As GDPR comes into effect, non-profit Corsham Institute this week deploys its ‘observatory’ policy and innovation platform to share ideas on data and society – alongside a survey showing worryingly low levels of public understanding on data rights.
The Corsham Institute’s Observatory for a Connected Society platform offers commentary and themed digests bringing together latest research and insight on key issues.
With GDPR due to come into effect on May 25, the platform’s focus is a fortnight of GDPR-linked activity, with commentary on data from different perspectives, alongside new research on the issue.
Observatory contributors on the data issue include Wellcome Trust, techUK and the Federation of Small Businesses.
“As technology-driven change accelerates, it is transforming all parts of our daily life: from how we communicate and receive news and information, to how we shop, bank and access public services. Our connected society brings huge opportunities, but also significant challenges,” explains CI.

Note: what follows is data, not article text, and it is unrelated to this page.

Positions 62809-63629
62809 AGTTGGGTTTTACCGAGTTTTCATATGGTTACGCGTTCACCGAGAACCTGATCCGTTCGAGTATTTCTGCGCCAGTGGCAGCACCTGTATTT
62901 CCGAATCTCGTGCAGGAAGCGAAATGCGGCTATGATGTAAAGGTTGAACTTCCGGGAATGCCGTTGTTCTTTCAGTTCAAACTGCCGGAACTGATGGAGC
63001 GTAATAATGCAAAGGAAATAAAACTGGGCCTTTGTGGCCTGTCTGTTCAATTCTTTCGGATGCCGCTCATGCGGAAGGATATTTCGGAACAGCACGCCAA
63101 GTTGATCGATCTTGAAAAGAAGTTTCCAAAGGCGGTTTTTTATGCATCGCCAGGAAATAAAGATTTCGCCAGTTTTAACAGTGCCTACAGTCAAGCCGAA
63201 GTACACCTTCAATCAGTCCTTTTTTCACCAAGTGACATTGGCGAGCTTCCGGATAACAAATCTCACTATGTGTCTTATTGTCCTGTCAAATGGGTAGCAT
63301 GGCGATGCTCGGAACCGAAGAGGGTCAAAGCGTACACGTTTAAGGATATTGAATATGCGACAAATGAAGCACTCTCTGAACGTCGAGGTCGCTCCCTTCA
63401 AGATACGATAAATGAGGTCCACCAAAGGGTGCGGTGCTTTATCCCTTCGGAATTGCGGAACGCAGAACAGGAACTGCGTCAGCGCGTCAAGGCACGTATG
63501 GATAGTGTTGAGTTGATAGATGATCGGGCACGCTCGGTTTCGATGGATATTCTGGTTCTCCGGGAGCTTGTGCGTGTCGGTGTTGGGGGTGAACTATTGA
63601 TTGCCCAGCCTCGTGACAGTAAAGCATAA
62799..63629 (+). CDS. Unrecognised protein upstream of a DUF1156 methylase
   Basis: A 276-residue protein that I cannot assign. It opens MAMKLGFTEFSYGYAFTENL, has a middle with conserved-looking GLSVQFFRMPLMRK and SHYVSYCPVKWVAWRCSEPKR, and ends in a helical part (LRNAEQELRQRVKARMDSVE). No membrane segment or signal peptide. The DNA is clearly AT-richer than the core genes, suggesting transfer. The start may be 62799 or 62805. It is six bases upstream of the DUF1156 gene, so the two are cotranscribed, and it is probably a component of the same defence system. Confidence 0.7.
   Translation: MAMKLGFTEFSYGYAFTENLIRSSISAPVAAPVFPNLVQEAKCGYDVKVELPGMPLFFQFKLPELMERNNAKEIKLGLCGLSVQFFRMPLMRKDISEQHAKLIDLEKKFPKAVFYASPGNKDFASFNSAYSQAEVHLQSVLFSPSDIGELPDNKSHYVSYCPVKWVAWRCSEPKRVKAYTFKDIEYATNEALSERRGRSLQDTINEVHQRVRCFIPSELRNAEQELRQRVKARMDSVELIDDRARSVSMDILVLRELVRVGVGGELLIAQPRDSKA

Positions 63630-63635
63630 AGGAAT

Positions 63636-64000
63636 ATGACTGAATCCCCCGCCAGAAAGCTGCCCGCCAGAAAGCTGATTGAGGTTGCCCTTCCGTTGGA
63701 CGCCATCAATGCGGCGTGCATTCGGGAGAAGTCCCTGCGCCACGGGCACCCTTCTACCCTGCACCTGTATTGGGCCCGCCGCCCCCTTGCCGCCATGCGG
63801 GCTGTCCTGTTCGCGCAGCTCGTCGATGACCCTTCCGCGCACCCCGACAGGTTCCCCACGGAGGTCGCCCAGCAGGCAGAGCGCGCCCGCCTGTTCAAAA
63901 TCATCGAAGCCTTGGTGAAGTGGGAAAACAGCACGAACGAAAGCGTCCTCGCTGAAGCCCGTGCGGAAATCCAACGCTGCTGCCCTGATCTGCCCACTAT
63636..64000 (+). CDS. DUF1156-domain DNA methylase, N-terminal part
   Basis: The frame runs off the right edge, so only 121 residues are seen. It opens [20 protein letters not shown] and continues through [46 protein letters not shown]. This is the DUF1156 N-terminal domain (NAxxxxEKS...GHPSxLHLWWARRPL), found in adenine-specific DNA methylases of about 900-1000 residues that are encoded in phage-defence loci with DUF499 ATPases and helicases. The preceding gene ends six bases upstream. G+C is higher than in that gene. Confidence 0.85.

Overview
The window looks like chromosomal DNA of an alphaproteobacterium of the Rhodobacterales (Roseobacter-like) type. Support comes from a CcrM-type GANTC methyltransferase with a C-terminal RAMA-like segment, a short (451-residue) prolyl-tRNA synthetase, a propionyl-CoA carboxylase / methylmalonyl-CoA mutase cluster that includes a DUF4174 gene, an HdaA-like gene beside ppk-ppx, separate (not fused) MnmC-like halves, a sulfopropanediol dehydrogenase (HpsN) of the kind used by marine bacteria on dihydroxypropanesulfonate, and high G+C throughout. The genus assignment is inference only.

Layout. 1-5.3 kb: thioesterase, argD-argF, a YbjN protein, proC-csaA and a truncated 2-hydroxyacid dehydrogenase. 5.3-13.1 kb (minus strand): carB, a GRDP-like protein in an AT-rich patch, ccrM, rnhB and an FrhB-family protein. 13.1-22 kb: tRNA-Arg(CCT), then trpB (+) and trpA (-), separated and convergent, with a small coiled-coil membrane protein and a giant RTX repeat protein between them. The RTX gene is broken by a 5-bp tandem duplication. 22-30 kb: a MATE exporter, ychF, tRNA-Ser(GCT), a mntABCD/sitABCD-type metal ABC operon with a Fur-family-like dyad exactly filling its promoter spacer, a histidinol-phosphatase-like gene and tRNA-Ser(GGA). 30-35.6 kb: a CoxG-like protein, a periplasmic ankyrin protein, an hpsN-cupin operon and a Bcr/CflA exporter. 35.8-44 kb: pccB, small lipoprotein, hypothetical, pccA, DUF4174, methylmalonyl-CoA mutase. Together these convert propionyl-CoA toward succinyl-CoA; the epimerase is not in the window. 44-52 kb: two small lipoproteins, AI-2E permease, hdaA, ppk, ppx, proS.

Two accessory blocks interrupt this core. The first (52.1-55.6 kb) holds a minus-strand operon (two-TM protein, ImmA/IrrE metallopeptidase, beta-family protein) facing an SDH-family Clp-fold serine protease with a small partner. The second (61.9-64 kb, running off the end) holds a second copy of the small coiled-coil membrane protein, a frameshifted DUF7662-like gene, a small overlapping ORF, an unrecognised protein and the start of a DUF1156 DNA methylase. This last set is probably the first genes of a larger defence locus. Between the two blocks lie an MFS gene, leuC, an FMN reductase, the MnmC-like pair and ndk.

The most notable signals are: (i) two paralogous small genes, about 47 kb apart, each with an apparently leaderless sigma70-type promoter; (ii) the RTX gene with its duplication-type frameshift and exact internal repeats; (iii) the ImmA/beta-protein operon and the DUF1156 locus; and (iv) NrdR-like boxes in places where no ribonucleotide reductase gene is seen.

“The Observatory for a Connected Society enables policymakers, private and public sector leaders, academics and researchers to access everything they need to know about the most important tech and digital issues in society.”
In a new test of public opinion – following this spring’s Facebook/Cambridge Analytica scandal – the institute has found that, while 80% said events had made them think more about their data and what they share online, only 19% knew a lot about how to use their data rights.
The survey was conducted locally in Corsham as part of CI’s Your Data, Your Rights trust initiative.
In a blog post, Corsham Institute chief executive Rachel Neaman said the organisation would work with community groups on new information to help people better understand their digital rights.
The Observatory for a Connected Society app is available on iOS from iTunes.